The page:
It is only a decade or two ago that that everyone in business used financial results and nothing else with which to measure performance. This is no longer true because of a change in our economy, we are increasingly moving from predominantly manufacturing to a service industry. There are also globalization influences as well as increasing customer demands, escalating competition, and time compression. Everything has to be "faster, cheaper and better."

These financial measures did not provide management with the information they required to meet the challenges of the changing business environment. Financial metrics, not only, did not provide them with a true measure of performance but also did not help them in managing effectively. This started the quest for a "better" measurement system. The business realities of today require a greater degree of efficiency, customer focus, continuous improvement and innovation. This "new reality" set the stage for the introduction of the Balanced Scorecard (BSC) concept by Robert Kaplan and David Norton. They published their concept in the January-February issue of the Harvard Business Review.

Kaplan maintains that, "In the same way that you can not fly an airplane with just one instrument gauge, you can't manage a company with just one kind of performance measure." (Kaplan 71) The BSC technique still utilizes the financial "outcome" measures that have served business well for hundreds of years; but complement it with operational measures. These other measures try to address the following key questions:

  1. How does the customer see the organization

  2. At what must the organization excel so as to provide value to the customer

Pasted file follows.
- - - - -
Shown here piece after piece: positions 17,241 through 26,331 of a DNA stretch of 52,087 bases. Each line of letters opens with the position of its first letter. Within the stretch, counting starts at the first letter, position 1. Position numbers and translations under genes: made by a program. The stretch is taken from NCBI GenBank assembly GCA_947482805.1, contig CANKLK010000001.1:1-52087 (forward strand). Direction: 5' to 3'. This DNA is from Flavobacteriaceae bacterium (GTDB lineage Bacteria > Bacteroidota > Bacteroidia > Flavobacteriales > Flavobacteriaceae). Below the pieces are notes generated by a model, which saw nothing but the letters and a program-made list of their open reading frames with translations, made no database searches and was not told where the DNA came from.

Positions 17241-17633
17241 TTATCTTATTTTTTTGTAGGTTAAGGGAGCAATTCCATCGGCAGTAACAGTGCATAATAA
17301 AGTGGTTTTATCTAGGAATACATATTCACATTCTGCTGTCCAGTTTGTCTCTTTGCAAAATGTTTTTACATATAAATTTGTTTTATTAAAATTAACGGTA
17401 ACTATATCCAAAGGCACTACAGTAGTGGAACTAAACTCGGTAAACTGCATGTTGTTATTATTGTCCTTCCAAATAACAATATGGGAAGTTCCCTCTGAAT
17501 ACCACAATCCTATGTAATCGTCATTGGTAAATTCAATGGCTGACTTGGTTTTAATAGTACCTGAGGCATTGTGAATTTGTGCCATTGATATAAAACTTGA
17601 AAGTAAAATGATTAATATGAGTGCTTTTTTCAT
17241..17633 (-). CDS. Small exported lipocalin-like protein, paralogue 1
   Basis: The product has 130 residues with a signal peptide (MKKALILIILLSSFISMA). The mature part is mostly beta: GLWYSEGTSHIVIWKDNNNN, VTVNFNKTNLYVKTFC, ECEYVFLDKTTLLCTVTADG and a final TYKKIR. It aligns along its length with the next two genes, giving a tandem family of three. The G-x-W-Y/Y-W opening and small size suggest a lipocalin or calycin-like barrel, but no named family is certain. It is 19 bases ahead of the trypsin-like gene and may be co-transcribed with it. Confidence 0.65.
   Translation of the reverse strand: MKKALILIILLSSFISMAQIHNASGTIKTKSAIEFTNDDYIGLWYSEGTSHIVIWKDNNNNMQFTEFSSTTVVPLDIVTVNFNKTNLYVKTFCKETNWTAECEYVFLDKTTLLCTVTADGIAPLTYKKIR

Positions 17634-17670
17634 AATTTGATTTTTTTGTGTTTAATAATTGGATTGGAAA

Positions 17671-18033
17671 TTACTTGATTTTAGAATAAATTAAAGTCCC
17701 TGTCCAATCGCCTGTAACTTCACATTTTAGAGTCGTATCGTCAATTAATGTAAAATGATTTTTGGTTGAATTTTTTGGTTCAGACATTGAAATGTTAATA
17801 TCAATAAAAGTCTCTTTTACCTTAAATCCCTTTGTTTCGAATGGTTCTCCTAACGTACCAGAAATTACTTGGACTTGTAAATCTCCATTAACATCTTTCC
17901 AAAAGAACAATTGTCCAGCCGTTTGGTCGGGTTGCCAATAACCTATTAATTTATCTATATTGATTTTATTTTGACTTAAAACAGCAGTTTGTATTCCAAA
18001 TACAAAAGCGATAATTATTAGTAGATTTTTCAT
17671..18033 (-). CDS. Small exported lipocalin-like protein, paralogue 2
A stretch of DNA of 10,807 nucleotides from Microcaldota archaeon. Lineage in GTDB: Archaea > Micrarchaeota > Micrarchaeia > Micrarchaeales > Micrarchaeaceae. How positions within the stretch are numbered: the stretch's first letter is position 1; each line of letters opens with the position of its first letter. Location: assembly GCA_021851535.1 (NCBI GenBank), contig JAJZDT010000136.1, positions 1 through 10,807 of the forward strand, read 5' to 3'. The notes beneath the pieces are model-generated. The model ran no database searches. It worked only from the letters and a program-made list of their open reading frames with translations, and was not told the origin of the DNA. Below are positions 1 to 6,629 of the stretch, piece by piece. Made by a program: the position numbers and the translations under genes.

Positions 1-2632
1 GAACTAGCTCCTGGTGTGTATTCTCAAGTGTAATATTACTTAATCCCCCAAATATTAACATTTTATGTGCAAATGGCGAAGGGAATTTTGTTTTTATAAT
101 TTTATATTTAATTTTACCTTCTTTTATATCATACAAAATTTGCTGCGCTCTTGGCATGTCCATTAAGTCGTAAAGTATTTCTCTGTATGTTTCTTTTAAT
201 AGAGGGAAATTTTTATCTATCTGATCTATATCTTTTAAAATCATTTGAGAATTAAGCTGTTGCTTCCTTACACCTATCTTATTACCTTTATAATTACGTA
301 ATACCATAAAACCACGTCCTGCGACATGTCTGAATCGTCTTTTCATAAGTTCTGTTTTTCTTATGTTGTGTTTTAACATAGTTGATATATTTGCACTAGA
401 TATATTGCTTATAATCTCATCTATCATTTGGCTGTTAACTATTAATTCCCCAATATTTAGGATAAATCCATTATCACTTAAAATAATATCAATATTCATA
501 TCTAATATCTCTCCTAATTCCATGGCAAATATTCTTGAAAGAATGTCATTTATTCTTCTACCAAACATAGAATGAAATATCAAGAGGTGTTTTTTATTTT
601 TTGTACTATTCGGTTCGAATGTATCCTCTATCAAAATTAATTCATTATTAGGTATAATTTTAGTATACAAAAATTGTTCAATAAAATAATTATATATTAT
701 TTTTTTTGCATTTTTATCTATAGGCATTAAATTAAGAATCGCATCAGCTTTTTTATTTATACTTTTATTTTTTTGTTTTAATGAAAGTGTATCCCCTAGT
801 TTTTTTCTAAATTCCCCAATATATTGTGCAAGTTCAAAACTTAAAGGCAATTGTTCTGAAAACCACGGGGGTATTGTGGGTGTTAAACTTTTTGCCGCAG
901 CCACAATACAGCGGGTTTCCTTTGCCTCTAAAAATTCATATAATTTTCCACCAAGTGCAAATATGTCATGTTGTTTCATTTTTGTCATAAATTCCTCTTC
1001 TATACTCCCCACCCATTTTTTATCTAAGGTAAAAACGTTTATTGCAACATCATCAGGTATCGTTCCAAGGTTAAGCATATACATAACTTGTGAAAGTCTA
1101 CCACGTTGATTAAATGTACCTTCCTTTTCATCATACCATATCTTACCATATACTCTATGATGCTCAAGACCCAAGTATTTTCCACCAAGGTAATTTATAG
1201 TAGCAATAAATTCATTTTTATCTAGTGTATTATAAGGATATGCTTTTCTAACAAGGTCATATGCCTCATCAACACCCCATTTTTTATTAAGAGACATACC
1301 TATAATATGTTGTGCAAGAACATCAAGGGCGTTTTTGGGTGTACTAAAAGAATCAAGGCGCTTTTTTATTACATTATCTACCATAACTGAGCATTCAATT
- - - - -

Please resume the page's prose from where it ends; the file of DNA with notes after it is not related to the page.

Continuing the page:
3. How can the organization continue to improve its products and services

  4. How do the stakeholders see the organization

It is Kaplan's position that business operations, in today's competitive and global environment require a metric that is multidimensional, that looks at different aspect of the organization at the same time, and allows managers to successfully manage. The balanced scorecard groups metrics into four critical groups, or perspectives

  1. The customer perspective

  2. The Internal business perspective

  3. The innovation and learning perspective

  4. The financial perspective

Central to measurement is the question of what are we trying to accomplish, what is our vision, our picture of a future state. Once we have stated that the next step is what differentiating activities do we have to engage in to make that future state a reality. That is our strategy. The next step is to establish objectives for how we are going to get there. And of course we will need measures to tell us how we are doing.

To appreciate the concept behind this model it is important to understand that each business is unique and should decide how many perspectives would provide it with the information to manage effectively. It is not a one-size-fits-all proposition. One may decide on three, four, five or even six perspectives for measurement purposes.

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